The Beastie Boys’ origins as a hardcore band
Before they made headlines in Rolling Stone as the “three idiots” who made the “masterpiece” that is License to Ill, Diamond and now-deceased bandmate Adam Yauch founded the first incarnation of the Beastie Boys as an early-’80s punk act. Before John Berry and Kate Schellenbach left the band and Horovitz joined, the group played downtown Manhattan venues like CBGB and Max’s Kansas City, alongside bands like the Dead Kennedys. Eventually, the Boys made their rap debut with “Cooky Puss,” leaving plenty of unanswered questions about their time in the hardcore scene: why make the switch? Any chance encounters with senior statesmen like Richard Hell? Most importantly, will the book’s “visual component” include pictures of the teenage Beastie Boys in leather jackets and lots of ripped denim?
Working with a young Rick Rubin
Though they parted ways in less than half a decade, the Beastie Boys and a collegiate Rick Rubin were key players in launching each others’ careers. After hiring Rubin to DJ their live shows, the Beastie Boys were early adopters of Rubin’s fledgling Def Jam label, where they would release their iconic album License to Ill. The band and the producer split in 1987 over a royalties dispute, leaving plenty to dish about in the upcoming memoir. Some anecdotes about the prodigiously bearded Rubin’s early forays into hip-hop production, including his role in effecting the band’s shift towards rap and the details of their split, would be especially welcome. After all, half the fun of a memoir is getting to air your (and others’) dirty laundry.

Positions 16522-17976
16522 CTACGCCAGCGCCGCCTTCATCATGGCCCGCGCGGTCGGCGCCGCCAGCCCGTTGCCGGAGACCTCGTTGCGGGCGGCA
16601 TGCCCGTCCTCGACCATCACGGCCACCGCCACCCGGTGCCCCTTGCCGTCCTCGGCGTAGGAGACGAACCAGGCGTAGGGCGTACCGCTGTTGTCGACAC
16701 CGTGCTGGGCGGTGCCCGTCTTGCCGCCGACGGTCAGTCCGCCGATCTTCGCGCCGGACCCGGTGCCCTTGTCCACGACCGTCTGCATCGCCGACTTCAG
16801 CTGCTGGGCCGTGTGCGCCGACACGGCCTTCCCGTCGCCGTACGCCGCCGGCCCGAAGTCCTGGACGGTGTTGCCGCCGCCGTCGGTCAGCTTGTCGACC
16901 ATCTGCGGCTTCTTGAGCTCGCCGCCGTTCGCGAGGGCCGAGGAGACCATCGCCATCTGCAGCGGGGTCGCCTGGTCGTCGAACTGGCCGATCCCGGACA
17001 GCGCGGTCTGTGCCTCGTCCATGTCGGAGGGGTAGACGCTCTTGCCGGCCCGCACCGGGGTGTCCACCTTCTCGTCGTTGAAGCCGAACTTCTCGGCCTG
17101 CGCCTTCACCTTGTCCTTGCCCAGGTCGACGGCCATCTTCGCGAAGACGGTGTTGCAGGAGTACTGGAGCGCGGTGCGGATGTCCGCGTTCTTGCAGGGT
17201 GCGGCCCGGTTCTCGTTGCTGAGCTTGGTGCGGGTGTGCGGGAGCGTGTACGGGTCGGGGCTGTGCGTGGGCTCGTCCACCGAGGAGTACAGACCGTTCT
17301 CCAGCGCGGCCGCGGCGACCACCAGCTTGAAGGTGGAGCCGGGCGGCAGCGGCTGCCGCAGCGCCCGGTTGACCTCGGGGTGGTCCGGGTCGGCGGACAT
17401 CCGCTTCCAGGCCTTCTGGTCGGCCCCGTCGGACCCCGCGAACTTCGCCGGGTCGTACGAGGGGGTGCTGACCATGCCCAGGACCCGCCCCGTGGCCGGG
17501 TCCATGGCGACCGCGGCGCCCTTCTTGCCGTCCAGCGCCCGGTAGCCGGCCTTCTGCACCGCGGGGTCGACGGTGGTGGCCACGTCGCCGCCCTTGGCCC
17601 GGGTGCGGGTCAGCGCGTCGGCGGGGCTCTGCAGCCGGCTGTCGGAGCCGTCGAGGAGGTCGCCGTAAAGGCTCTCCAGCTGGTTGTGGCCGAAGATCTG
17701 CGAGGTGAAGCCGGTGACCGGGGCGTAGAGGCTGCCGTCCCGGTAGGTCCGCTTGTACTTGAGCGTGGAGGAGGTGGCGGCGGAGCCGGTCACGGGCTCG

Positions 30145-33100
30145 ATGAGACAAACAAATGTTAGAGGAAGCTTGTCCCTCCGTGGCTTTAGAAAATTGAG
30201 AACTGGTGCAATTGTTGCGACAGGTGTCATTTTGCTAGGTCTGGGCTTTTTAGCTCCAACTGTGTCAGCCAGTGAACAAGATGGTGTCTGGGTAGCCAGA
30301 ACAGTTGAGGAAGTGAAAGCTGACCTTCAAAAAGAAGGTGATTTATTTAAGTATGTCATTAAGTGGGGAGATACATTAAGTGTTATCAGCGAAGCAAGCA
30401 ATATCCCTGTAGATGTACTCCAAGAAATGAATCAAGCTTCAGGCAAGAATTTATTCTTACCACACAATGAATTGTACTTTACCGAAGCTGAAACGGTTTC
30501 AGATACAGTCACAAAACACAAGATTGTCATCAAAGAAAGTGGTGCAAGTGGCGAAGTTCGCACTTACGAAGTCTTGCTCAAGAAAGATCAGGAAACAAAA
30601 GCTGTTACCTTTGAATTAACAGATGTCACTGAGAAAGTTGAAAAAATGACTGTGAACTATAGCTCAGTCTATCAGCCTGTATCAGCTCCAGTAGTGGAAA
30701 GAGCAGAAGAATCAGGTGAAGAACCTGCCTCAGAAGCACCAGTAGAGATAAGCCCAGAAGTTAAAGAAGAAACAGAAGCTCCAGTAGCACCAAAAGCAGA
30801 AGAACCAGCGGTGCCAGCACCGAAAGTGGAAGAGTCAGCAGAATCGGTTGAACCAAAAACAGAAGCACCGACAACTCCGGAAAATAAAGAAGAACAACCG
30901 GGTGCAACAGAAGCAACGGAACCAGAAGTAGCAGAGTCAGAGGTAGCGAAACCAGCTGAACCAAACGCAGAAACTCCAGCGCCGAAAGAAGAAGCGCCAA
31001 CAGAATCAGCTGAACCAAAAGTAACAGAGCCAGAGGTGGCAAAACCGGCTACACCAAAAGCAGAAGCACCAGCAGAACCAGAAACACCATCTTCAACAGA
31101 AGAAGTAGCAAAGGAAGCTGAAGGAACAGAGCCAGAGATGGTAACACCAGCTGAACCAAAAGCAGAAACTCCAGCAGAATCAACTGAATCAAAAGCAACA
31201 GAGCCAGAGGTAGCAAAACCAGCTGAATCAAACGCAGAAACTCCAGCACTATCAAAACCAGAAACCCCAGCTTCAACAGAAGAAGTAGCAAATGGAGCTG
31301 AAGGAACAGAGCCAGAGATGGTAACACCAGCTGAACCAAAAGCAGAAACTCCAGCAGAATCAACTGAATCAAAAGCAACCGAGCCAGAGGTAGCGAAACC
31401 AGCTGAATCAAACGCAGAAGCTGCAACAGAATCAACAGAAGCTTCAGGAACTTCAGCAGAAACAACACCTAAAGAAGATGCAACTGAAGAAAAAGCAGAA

The notorious Royal Court Theatre show
Despite their early party-friendly image, the Beastie Boys haven’t generally been known to actually disturb the peace, but their 1987 show at Liverpool’s Royal Court Theatre proved a notable exception. Capping off a chaotic tour that included an inflatable phallic set piece, the show devolved into a riot, complete with hurled beer cans and an abrupt cancellation. Horovitz was then arrested on assault charges for allegedly hitting a female audience member with a beer can deflected from the stage via baseball bat. It’d obviously be interesting to hear whether Horovitz thinks he’s responsible, or even thinks much about the incident at all, and the experience of having your own fans erupt into a crazy, destructive mob is the stuff of rock-‘n’-roll memoir gold.